Who Handles Preparation and Delivery of Seller’s Closing Disclosure?

March 24, 2016

To comply with the TILA-RESPA Integrated Disclosures rule, both the buyer and seller must receive Closing Disclosures that provide details of the transaction, according to Richard Horn, a former CFPB attorney who led the TRID final rule and the design of the forms, and has since formed the law firm Richard Horn Legal PLLC.

“In sale transactions, the rule places the responsibility on the settlement agent to provide the seller with a Closing Disclosure relating to the seller’s transaction no later than the day of consummation,” Horn said. (See § 1026.19(f)(4).)

Settlement agents cannot use an ALTA Settlement Statement or other disbursement document in place of the Closing Disclosure. There is not a “receipt” requirement, which means that technically a settlement agent is not required under TRID to confirm receipt. “But it may be a best practice to obtain such confirmation—a signature on the Closing Disclosure at closing, for example,” Horn added.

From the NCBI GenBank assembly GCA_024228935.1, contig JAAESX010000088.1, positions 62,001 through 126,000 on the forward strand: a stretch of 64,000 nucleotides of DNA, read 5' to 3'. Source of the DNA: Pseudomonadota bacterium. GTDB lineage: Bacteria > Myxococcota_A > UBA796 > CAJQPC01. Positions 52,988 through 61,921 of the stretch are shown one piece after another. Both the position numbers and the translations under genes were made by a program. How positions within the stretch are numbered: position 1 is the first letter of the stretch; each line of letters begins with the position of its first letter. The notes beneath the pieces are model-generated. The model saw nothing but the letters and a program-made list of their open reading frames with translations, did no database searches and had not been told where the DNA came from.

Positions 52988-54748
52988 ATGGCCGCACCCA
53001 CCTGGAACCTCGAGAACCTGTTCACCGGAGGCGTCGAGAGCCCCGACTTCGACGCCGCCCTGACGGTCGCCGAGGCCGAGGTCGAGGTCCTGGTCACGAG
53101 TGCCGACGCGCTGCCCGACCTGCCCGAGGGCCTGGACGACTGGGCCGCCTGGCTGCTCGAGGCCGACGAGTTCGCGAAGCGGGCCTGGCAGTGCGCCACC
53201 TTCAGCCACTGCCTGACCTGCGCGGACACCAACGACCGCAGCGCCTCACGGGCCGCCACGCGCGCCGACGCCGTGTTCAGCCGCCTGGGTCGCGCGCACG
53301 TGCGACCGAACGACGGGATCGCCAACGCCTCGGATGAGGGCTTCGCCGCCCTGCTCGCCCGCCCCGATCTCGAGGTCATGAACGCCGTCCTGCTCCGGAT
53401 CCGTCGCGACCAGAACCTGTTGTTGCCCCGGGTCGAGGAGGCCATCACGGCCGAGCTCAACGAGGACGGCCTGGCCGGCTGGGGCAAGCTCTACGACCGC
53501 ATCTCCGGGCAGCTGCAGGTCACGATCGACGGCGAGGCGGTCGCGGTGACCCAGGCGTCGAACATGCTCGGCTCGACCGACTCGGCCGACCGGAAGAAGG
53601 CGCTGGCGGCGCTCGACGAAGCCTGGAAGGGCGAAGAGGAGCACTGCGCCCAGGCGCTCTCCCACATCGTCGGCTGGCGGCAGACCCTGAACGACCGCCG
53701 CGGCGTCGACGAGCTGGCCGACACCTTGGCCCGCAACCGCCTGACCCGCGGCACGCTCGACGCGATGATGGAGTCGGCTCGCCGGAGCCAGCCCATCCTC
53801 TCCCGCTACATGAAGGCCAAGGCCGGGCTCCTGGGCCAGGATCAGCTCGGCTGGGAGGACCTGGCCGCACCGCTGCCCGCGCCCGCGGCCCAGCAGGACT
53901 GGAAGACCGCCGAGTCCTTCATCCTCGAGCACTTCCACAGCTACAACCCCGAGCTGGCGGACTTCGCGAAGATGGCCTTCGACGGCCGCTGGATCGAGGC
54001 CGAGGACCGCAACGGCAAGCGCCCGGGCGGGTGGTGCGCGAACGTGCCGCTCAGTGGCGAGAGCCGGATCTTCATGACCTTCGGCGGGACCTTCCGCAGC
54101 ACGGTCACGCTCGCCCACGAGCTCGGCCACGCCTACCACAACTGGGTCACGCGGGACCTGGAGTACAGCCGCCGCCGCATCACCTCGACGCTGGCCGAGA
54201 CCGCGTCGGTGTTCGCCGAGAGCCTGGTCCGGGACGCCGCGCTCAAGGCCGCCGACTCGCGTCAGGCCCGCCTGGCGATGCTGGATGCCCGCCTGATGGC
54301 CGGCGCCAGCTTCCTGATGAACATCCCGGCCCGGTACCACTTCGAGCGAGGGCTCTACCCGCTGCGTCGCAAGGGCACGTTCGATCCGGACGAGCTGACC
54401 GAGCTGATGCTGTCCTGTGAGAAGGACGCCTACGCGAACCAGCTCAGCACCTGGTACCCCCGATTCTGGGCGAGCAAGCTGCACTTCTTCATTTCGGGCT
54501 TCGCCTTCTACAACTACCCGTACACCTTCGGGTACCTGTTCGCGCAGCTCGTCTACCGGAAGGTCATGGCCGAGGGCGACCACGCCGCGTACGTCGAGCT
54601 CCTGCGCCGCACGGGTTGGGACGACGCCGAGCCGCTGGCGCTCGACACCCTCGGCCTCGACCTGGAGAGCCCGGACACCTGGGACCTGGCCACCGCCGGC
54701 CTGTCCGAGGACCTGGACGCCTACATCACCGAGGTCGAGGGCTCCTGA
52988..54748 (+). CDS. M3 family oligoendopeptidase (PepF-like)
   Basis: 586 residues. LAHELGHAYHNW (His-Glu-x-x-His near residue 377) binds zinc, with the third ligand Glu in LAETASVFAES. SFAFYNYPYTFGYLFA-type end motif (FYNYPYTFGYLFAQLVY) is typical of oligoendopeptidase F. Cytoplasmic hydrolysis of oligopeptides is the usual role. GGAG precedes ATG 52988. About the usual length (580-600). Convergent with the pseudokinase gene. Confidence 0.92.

The rule recognizes that in some instances, the settlement agent may meet this obligation by either providing the seller with a seller-only Closing Disclosure or a combined buyer/seller Closing Disclosure, according to Steve Gottheim, ALTA’s senior counsel.

“This can be done by either the lender or the settlement agent depending on the agreement between those parties,” he added. “Similar to lenders being liable for delivery and accuracy of the buyer’s Closing Disclosure, settlement agents are liable for delivery and accuracy of the seller’s Closing Disclosure. If a lender decides to provide the seller’s Closing Disclosure, the settlement agent must be aware of this process and ensure accuracy.”


Contact ALTA at 202-296-3671 or communications@alta.org.

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